With the Final Fantasy VII Remake project, Square Enix is poised to release not only expands and deepen the original 1997 RPG, but provide audiences a new experience that will stand out amonng a slew of remakes. For all of its pacing issues, Final Fantasy VII: Remake feels like just as much a sequel as it does a remake – and Final Fantasy VII: Rebirth, releasing in early 2024, looks to be doubling down in this regard.
Remakes are nothing new for video games and have had a long history within the medium. Iconic remakes like Capcom’s 2002 Resident Evil for the Nintendo GameCube redefined what a remake could be. Other games like Demon’s Souls (2020), Dead Space (2023) and Spyro Reignited Trilogy have remastered classic games for modern audience, keeping more or less everything in tact. Final Fantasy VII Remake ops for a different approach, acknowledging the game that came before and building off it.
Final Fantasy VII: Remake Updates the Classic Combat While Feeling Familiar
Remakes need to strike a balance between remaining faithful to their source material and offering audiences a fresh take on a beloved classic. FFVII Remake does this by actionizing the combat system while still keeping the ATB gauge and the materia system. FF7R also updates these mechanics to help them better feed into the flow of frantic combat. The ATB gauge can be boosted by blocking attacks and engaging the enemies more aggressively. Materia is far more varied and customizable for what is essentialy the early-game. This, combined with the addition of skill trees tied to the different weapons for each character, helps Final Fantasy VII: Remake feel like an evolution of not just the original game but the series as a whole.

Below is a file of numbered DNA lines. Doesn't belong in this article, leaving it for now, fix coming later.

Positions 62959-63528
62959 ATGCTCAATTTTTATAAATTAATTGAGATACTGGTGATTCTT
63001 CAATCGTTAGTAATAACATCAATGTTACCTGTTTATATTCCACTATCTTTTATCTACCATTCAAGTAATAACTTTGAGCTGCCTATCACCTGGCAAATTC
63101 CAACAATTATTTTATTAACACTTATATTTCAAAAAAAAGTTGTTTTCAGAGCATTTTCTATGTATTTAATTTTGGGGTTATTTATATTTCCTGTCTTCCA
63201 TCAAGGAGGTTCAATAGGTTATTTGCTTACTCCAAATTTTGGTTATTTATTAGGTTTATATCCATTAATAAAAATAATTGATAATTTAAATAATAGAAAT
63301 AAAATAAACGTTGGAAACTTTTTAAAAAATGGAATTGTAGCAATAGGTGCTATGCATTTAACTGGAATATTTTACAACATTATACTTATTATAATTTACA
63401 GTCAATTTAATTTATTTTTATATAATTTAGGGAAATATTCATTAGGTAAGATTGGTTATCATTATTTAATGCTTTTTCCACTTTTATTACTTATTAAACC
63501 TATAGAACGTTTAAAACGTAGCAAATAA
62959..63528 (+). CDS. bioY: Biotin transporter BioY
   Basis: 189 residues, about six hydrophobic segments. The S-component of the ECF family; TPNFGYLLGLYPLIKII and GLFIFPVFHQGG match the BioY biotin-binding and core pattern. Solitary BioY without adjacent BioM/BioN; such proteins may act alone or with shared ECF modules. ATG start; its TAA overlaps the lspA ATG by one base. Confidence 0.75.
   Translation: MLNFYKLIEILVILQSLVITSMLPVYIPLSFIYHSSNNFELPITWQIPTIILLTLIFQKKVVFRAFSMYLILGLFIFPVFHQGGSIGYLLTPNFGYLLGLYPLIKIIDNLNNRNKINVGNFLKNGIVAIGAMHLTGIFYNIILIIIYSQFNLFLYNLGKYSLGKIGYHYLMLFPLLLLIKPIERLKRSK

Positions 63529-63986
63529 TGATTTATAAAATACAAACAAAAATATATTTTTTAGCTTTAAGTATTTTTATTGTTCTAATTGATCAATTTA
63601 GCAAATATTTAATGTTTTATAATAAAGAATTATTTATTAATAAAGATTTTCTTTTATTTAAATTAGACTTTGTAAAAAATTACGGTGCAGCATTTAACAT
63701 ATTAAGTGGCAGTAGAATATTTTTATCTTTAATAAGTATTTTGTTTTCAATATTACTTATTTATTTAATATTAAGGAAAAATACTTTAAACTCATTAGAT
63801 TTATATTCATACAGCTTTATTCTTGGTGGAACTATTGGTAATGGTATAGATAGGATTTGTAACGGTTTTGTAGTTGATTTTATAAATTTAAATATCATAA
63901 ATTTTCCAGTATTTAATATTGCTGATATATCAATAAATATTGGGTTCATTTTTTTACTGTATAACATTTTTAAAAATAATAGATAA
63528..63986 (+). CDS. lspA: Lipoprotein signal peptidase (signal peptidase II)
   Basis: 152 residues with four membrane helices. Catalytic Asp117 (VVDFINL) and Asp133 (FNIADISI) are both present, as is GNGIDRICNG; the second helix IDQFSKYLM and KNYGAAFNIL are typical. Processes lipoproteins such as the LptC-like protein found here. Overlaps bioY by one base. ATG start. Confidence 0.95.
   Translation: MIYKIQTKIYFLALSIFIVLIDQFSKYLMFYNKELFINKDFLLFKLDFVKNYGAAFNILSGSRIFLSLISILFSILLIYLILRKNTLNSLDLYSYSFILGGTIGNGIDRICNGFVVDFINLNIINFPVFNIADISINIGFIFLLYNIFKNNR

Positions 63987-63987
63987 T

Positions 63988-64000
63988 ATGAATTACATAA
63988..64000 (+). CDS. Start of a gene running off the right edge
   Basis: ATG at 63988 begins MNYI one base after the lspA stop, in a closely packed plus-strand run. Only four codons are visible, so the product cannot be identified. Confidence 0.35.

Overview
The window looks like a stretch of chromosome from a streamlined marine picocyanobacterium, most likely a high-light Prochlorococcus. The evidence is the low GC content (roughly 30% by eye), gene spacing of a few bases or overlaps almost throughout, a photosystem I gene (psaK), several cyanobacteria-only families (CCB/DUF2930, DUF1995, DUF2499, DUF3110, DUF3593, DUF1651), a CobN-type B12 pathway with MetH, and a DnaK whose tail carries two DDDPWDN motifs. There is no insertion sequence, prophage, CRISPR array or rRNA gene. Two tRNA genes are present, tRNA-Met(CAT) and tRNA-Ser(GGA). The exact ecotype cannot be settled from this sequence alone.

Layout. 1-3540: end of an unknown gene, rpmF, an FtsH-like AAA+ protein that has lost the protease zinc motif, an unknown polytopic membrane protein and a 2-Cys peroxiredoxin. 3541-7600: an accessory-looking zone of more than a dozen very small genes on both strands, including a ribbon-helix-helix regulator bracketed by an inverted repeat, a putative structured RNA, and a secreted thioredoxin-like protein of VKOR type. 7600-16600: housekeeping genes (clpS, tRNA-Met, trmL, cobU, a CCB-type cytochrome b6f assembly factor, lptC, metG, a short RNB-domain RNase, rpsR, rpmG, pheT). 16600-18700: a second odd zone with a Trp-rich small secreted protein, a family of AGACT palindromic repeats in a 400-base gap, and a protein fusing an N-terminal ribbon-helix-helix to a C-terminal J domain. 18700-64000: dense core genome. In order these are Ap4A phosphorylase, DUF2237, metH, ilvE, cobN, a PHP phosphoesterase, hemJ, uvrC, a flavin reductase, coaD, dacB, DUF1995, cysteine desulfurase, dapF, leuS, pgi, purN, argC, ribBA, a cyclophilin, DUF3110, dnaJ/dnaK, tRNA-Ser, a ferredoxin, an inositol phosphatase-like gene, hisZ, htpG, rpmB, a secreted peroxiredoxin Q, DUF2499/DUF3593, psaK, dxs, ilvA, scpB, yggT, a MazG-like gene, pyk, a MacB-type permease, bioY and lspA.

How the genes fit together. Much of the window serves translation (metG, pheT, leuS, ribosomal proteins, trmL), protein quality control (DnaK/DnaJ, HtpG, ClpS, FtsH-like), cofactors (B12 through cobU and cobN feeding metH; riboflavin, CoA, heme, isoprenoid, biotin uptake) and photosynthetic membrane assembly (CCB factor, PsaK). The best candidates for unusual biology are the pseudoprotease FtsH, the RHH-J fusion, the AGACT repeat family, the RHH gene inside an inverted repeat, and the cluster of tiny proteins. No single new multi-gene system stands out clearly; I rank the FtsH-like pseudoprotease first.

Final Fantasy Fights Fate
Mechanical complications aren’t the only thing that Final Fantasy VII: Remake brings to the table. There’s a very large change by introducing Sephiroth and his mysterious connection with Cloud almost immediately and Sephiroth is the final boss of the game, pitting Cloud against his nemesis much earlier than in the original. Additionally, Sephiroth and Aerith both have dialogue that heavily implies that they know where the story is going, as if they have already lived it once. An important encounter at the end of Final Fantasy VII: Remake with an enemy called the Whisper Harbinger, along with the addition of a new type of enemy called the Arbiters of Fate, also heavily points to the idea that this has all happened before – and that certain entities are trying to ensure that it will all happen again.
Final Fantasy VII: Rebirth Has a Boundless and Terrifying Freedom
Games like the Resident Evil remakes are no strangers to shuffling or outright changing how certain events in their story play out. Perhaps a monster jumps out of a room later than expected or the placement of items is swapped, but at the end of the game, the characters and events line up as they did in the original. It’s an effective trick that works as a subtle conversation between the game and existing fans, yet it isn’t obtrusive enough to make new players feel as though they’re missing out on the reference. Final Fantasy VII: Remake has that conversation not only with the players, but directly with the original game. Final Fantasy VII: Remake subverts and changes what a remake can even be, just as Resident Evil (2002) did 21 years ago. However, there is a danger in that; the direct reference and dialogue with the original Final Fantasy VII could work to alienate and distract new players, and it won’t be until the trilogy of remakes is complete to know if that risk will be worth it.
As Final Fantasy VII: Remake comes to a close and the party stands at Destiny’s Crossroad, Tifa asks Aerith what they will find on the other side. Aerith tells her, “Freedom. Boundless, terrifying freedom.” This is as true for Final Fantasy: Rebirth and its as-of-yet unannounced conclusion. Square Enix has primed itself to change and rearrange one of gaming’s tent pole entries in ways that are impossible to predict and in ways that have yet to be done elsewhere in the industry.